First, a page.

Instructions for Census Takers

Do some of the entries in U.S. census records not make sense? I am not referring to the handwriting but rather the various entries in the different columns across the page. Why did they enter the information like that? What does it mean? Some columns are always filled in but others are sometimes blank. Why?

In the 1790 through 1870 collections of census information, the records were created by Assistant Marshals. A March 3, 1879 act replaced the U.S. Marshals with specially hired and trained census-takers (called “enumerators”) to conduct the 1880 and subsequent censuses.

During the early censuses, U.S. Marshals received little training or instruction on how to collect census data. In fact, it was not until 1830 that marshals even received printed schedules on which to record households’ responses. The marshals often received limited instruction from the census acts passed prior to each census.

Beginning with the 1880 census, door-to-door census by temporary census-takers was the primary method of conducting the census until the U.S. Census Bureau began mailing questionnaires to households in 1960.

Prior to every census, the Census Office issued Instructions to Enumerators (census takers). All of the sets of instructions have now been scanned, digitized, and are available on the U.S. Census Bureau’s web site at You can read the instructions given to the enumerator who wrote the information you are looking at.

Some of the instructions concern things I never thought about, such as the instructions for 1850:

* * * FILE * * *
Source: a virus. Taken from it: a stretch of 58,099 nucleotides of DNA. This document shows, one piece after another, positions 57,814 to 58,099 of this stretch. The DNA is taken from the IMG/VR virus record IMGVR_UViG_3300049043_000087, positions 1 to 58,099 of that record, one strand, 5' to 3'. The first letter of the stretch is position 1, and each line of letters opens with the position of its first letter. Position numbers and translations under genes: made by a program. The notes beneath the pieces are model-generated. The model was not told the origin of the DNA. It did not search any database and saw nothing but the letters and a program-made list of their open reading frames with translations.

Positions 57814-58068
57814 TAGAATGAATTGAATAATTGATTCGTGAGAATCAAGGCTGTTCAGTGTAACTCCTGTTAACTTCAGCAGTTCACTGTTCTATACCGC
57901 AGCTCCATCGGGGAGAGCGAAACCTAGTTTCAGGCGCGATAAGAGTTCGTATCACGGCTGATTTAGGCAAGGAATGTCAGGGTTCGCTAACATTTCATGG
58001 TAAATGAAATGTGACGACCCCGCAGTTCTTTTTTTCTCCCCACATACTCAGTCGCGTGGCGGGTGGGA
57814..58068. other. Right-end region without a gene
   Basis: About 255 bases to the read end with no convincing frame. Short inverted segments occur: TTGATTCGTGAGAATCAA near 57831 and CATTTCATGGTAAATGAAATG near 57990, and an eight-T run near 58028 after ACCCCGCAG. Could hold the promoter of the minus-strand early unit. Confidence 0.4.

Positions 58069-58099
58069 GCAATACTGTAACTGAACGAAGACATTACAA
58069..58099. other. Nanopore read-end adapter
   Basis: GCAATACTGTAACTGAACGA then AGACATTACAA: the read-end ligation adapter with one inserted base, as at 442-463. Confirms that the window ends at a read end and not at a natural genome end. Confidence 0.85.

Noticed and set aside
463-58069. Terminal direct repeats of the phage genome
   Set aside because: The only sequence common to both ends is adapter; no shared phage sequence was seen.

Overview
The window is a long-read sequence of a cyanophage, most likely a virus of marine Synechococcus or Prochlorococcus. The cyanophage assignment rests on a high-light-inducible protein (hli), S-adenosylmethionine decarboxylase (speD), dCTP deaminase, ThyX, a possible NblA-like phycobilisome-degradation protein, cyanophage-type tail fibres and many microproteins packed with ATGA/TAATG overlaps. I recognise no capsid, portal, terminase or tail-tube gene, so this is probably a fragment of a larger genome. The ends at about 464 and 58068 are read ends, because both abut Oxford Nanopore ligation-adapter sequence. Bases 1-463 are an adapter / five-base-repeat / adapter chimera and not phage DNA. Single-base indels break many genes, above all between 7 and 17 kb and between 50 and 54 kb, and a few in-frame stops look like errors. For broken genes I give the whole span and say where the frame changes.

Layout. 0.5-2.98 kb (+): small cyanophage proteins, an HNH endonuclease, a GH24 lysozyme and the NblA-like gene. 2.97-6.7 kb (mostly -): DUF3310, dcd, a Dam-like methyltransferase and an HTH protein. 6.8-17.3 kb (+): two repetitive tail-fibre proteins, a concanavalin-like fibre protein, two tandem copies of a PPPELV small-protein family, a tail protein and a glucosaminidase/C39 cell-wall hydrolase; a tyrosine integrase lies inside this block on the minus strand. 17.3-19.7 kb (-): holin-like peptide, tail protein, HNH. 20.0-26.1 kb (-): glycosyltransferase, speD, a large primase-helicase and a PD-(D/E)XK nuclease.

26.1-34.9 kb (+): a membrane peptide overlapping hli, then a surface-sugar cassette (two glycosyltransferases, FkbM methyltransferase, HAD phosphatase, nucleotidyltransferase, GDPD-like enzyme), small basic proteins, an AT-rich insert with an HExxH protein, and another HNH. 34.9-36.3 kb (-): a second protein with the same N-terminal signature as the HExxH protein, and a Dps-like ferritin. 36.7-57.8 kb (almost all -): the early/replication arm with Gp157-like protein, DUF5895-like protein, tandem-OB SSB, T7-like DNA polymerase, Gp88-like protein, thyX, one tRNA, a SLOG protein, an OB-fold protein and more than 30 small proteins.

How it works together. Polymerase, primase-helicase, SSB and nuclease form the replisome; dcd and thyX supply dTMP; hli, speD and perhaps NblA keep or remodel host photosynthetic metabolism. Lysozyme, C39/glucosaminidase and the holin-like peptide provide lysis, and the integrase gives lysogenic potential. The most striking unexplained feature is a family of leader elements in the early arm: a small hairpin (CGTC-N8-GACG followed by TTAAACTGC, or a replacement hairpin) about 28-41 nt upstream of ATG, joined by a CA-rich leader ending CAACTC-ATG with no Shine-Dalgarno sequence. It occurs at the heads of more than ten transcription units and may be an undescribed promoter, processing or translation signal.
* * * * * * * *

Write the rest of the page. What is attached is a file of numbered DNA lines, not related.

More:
“Eating-houses, Stores, Shops, &c.- Very many persons, especially in cities, have no other place of abode than stores, shops, &c.; places which are not primarily intended for habitation. Careful inquiry will be made to include this class, and such buildings will be reckoned as Dwelling-houses within the intention of the Census law; but a watchman, or clerk belonging to a family resident in the same town or city, and sleeping in such store or shop merely for purposes of security, will be enumerated as of his family.”

Sadly, the Instructions for Enumerators did not give handwriting instructions.


sally wasielewski June 29, 2015 at 9:19 am

you might also want to look at The History and Growth of the US Census, Carroll D. Wright (Washington Govt Printing Office 1900) which is online as well. The issue of whether the censuses are “original” comes up frequently in genealogy classes. This book covers what happened to the original documents–who filed, where etc.

Liked by 1 person

Some of the early enumerators were not very literate either, which created some interesting census entries. In the 1840 census, my great-great-great-great-grandfather was entered as an illiterate farmer with the name “Rite, Obie Dyer” which would have a modern spelling of “Wright, Obadiah”. I was able to identify him based on his children’s names. Apparently the enumerator was spelling names phonetically. You have to be flexible when reading census sheets.


It is interesting to read the instruction for establishing the age of a person being enumerated. The question was not “How old are you?” “but how old were you on a given date” and that date varied. Also the instructions regarding the age of a lady! The enumerated was told to never question a lady’s response, and it was OK for him to judge the age by observation. Read the complete instructions for establishing age in each of the census years and then estimate the number of enumerators that followed all directions; that even understood all the instructions.


how was race of an individual decided on the census. I have a family that the census goes by white, to mullato to black and family members are also classifed differently


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